Today, if you visit the place where the village of Blazov once stood, you would find it hard to imagine that once more than a thousand people inhabited the area where near where you are standing. Other than a cellar door marking the cellar once owned by the Bajus family and four stone pillars of a barn where the rectory once stood, there is no other evidence of the village’s existence. Even the cemeteries and grave markings of those villagers who once lived and died in the village have been returned to nature; nurturing the meadows and forests that were there before the first settlement. The village has vanished almost without a trace but the memories remain of those who refuse to forget. It is as it was in the beginning, natural and beautiful.
The Area of Blazov.
Until 1918, the village of Blazov belonged to Saris County in the Sabinov District of Austria Hungary. Then in 1918, the villagers found themselves citizens of the newly created country of Czechoslovakia. Today, the village lands are attached to neighboring TichyPotok, a village in the Presov Region of the County of Sabinov located in the Northeastern part of Slovakia. Blazov stood in the northeastern part of the Levoca Hills where the Chmelov, Ciernohuzec, Zamcisko, Kaligura, Ciernahora and Ciernakopa Mountains form the northern ridge of a small valley. The Javorinka Hill massif closes the valley to the south where the Torysa River flows. This is old land. The Torysa River may derive its name from the Celtic “thor iza”, which means mountain water. Local legend holds that an ancient castle stood atop Zamcisko Hill; and a document from 1600 does say, “on the top of the Zamcisko we can see the round, stone watchtower.” In the 13th century, people called the land Seuwold, old German for “pretty woods”. Within the 17,000 acres where Blazov stood, dense forests of fir and deciduous trees grow. The woods give way to mountain meadows. Springs, streams and creeks dot the landscape. Deer, fox and wolves live here, along with many kinds insects, reptiles and birds. There are mushrooms and wildflowers of seemingly endless variety and beauty.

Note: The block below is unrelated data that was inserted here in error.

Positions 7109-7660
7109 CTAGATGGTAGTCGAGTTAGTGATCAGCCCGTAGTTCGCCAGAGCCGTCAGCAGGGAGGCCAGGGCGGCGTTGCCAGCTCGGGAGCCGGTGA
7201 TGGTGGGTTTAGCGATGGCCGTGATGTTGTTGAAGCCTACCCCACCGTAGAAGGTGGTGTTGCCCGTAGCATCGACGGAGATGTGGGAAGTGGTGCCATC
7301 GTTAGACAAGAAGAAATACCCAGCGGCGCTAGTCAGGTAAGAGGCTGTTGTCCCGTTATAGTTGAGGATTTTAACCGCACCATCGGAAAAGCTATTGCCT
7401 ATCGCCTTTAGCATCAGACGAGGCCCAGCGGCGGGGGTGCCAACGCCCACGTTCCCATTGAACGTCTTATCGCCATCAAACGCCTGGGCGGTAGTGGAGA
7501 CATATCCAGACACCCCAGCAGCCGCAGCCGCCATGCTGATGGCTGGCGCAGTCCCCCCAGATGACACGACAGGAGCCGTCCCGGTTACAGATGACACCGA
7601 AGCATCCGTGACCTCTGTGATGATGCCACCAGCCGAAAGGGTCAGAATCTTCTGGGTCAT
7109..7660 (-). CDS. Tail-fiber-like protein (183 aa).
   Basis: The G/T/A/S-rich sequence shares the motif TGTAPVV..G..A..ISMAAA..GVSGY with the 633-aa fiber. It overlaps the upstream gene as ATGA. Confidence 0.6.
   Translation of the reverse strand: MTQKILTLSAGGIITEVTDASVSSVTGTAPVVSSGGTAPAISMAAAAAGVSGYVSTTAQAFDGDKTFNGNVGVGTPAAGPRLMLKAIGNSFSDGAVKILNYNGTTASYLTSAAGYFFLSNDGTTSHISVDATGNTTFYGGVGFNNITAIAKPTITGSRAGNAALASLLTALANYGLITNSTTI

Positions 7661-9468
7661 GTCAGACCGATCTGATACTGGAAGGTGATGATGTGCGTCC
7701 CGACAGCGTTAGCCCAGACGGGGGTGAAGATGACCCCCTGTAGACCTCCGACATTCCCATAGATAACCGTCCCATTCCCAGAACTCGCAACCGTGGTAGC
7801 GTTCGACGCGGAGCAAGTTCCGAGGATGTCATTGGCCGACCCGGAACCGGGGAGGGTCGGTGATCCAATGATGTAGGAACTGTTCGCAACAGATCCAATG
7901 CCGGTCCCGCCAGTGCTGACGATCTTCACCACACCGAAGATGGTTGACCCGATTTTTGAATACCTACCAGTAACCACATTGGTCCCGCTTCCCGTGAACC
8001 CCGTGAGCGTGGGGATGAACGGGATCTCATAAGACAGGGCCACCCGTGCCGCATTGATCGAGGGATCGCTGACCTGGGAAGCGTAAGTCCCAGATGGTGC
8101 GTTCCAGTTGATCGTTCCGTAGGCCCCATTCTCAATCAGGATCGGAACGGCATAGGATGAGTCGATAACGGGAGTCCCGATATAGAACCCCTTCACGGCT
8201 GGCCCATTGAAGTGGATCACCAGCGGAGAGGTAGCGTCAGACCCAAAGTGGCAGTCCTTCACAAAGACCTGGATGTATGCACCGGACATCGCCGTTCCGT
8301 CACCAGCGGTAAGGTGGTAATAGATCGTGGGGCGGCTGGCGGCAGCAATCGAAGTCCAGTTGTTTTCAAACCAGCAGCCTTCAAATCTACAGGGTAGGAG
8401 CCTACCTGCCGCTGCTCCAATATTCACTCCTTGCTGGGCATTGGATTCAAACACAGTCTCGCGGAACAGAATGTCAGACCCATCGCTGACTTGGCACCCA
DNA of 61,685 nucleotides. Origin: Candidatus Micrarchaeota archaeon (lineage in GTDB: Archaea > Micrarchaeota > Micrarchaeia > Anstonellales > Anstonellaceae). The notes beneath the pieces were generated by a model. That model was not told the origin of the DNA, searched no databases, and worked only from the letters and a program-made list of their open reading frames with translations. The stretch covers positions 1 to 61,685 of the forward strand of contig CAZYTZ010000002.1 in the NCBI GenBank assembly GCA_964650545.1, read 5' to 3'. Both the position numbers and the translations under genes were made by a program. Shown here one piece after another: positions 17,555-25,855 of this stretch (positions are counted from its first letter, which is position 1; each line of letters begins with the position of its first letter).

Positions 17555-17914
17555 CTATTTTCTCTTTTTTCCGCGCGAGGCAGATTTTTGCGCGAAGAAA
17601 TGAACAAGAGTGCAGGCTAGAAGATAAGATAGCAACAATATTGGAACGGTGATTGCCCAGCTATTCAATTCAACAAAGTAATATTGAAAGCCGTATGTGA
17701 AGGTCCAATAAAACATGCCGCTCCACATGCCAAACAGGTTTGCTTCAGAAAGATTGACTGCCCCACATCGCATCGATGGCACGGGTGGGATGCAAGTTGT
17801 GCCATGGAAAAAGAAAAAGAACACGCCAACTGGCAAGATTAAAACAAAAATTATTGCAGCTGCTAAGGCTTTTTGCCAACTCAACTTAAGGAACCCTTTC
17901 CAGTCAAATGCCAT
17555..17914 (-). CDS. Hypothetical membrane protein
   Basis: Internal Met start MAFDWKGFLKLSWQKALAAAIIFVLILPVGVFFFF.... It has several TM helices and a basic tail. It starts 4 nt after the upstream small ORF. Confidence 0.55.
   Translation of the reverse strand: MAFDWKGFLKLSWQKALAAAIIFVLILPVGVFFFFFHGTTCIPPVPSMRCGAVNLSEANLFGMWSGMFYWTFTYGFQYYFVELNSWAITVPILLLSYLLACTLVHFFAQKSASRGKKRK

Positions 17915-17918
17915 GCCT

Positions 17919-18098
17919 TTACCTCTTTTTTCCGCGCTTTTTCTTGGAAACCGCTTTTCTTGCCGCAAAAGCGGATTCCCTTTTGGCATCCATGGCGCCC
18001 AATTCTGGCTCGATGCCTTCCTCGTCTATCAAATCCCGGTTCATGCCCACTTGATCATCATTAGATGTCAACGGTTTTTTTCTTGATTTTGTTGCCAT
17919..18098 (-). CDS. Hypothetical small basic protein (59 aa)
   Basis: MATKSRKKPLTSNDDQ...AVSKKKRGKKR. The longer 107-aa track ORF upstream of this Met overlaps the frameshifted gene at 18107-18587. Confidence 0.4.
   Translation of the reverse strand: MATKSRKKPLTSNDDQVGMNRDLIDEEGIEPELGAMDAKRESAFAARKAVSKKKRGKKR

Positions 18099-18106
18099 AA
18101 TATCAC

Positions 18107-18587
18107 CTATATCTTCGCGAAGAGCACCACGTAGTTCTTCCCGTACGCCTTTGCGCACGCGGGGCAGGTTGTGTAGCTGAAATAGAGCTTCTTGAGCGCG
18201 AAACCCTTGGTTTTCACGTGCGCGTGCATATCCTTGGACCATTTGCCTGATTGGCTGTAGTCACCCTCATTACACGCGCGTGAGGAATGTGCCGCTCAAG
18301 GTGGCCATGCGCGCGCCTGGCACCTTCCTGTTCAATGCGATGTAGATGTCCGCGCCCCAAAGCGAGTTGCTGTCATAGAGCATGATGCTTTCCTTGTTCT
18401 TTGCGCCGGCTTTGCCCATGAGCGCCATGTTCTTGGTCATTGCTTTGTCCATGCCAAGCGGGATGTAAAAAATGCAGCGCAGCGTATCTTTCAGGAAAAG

The Origin of the Blazov.
In 1274, lords Kokos and Rikolf of Velka Lomnica received Torysa village and its vicinity in a land exchange with Detrik, leader of the Spis Saxons. Kokos and Rikolf were of German origin, and they chose the settlement of Brezovica near Torysa village as their home. Their descendants would be titled the Berzeviczy de Berzevicze et Kakaslomnitz (Berzeviczy of Brezovica and Velka Lomnica). In the 18th century, the family became simply Berzeviczy. In 1317 in the ecclesiastical town Spisska Kapitula (Spis Canonry), Rikolf's son, John, and John's sons: Michael, Rikolf, John and Henrik, signed a contract with Blazej of Brezovica. The agreement, based on the so-called German law, allowed Blazej to settle a village in an unpopulated area previously called Grunwald. The contract contained the following conditions:
- Settlers may cut 40 parts of the forest, and the forest they clear may be converted to fields.
- Blazej shall hold the hereditary title soltys (village head).
- The soltys may own: one field, a windmill, and a brewery.
- Settlers may build a church without paying tithe and may freely choose a priest.
- Settlers may hunt and fish within the borders of the new village.
- Settlers will be exempt from taxes for next 18 years.
- After 18 years, each settler will pay tax in the form of: 7 denars, 1 bread, 1 chicken, 1 pig,
- - the whole village shall provide 1 barrel of beer.
- The soltys has the right to serve as judge in the village, and to receive from peasants in the village every sixth denar of the paid tax.
The contract was dated: “Datum IV. feriaproxima ante Ramispalmarum. Anno Domini MCCCXVII”. (4th Friday before Palm Sunday, 1317 = March 19th 1317)Thus, Blazov, the village named after Blazej, came to be. Called Balázsvágás in Hungarian, the village name means Blazej's Glade. Little is known about Blazej, except that he was the son of Leutasch of Brezovica. However, he may have been one of two servients (military free men in service to the king) described in a document from Spis Canonry. In the year 1270, Princess Kunigunda awarded lands in Pokoj village to servients Blazej and Marcel. A Dispute over Marcel's land caused him to leave Pokoj and move to the Upper Torysa. Likewise, Blazej sold his land in Pokoj in 1286. Perhaps he followed Marcel to the Upper Torysa and became the Blazej of Blazej's Glade.